So a new book has revealed that the Secret Service narrowly avoided an assassination attempt of Bill Clinton by Osama bin Laden. Over at True/Slant, Jamie Malanowski wonders why America was never told:
Surely the incident, in combination with the embassy bombings and other attacks, could have helped create the basis for a vigorous response. In particular, why was this plot still a secret as late as 1998, when Clinton’s presidency was in jeopardy, and especially in August 1998, when the missile attacks he ordered on al Qaeda training bases were suspected of being a `Wag the Dog’-type ploy designed to deflect attention from his legal problems?

First, I would like to reassure readers that the Clinton-haters would never have believed it. Talk radio hosts would have spread suspicion. Clinton, after all, was The Source of All Evil in those days, as Richard Shultz reminded readers in an unintentionally revealing Weekly Standard article from January 2004. Attempting to blame Clinton, Shultz quotes heavily from Richard Clarke, the man who would later tell us about Bush and Rumsfeld’s perfidy in response to 9/11.

Here is the part of that article I find most interesting:

The original concept for SOF counterterrorism units was that they would be unconventional, small, flexible, adaptive, and stealthy, suited to discreet and discriminate use, say those “present at the creation” following the Desert One disaster. Force packages were to be streamlined for surgical operations. The “footprint” of any operation was to be small, even invisible.

By the 1990s, this had dropped by the wayside. One former official recalled that when strikes against al Qaeda cells were proposed, “the Joint Staff and the chairman would come back and say, ‘We highly recommend against doing it. But if ordered to do it, this is how we would do it.’ And usually it involved the 82nd and 101st Airborne Divisions. The footprint was ridiculous.” In each instance the civilian policymakers backed off.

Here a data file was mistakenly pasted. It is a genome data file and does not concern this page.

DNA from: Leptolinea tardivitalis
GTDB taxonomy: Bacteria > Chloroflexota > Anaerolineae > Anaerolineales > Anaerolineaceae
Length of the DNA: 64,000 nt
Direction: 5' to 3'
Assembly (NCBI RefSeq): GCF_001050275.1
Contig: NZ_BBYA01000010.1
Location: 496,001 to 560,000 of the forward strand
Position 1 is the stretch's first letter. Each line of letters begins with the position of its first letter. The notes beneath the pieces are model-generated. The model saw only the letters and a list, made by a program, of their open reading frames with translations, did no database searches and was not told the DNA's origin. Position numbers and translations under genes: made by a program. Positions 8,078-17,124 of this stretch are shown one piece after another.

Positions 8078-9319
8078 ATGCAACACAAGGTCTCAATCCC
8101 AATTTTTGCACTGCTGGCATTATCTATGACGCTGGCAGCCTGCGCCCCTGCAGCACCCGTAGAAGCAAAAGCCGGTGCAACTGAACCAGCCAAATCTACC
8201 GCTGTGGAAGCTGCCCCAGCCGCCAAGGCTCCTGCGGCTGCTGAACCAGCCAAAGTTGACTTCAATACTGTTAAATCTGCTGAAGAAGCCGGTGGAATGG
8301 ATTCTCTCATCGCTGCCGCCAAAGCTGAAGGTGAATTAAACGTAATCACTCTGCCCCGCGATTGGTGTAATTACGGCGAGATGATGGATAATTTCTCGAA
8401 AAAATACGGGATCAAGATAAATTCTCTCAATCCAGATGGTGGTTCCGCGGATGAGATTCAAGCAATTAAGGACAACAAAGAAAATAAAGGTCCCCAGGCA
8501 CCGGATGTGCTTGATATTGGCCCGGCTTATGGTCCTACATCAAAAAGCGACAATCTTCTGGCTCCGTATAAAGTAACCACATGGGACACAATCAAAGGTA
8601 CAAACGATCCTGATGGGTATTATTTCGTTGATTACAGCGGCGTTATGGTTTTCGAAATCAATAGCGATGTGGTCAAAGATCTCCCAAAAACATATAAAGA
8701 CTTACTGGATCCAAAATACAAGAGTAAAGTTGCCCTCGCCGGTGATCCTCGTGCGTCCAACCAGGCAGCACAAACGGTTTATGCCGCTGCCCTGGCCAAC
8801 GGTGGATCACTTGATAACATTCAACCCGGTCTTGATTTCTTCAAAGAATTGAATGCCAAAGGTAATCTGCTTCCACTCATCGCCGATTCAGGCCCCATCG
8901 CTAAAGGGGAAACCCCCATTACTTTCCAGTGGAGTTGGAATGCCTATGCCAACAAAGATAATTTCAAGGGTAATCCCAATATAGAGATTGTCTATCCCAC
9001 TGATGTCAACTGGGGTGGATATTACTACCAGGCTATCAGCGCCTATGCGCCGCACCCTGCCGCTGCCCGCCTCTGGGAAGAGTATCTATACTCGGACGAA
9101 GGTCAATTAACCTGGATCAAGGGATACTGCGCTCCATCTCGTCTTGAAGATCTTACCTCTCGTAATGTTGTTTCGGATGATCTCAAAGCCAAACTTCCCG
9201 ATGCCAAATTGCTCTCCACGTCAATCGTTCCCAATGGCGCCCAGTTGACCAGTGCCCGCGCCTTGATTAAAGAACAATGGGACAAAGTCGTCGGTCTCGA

Get that? The United States military had an entirely defensive, hands-off posture towards terrorism in those days. When Clinton asked them for an action plan, the Pentagon “priced itself out of the market;” when troops were deployed overseas, they practiced “force protection” to prevent another Beirut experience. In short, the military wanted no part in the matter; we were too busy training for the last war. Despite what you might think from regarding fantasist popular culture of the late 80s and early 90s, until 9/11 the US military had NEVER. ENGAGED. TERRORISTS. Not once!

Malanowski’s inclined to think it’s proof that Bush should have taken terrorism more seriously. While I agree, we also have to recognize that America’s military culture failed us long before the planes hit.

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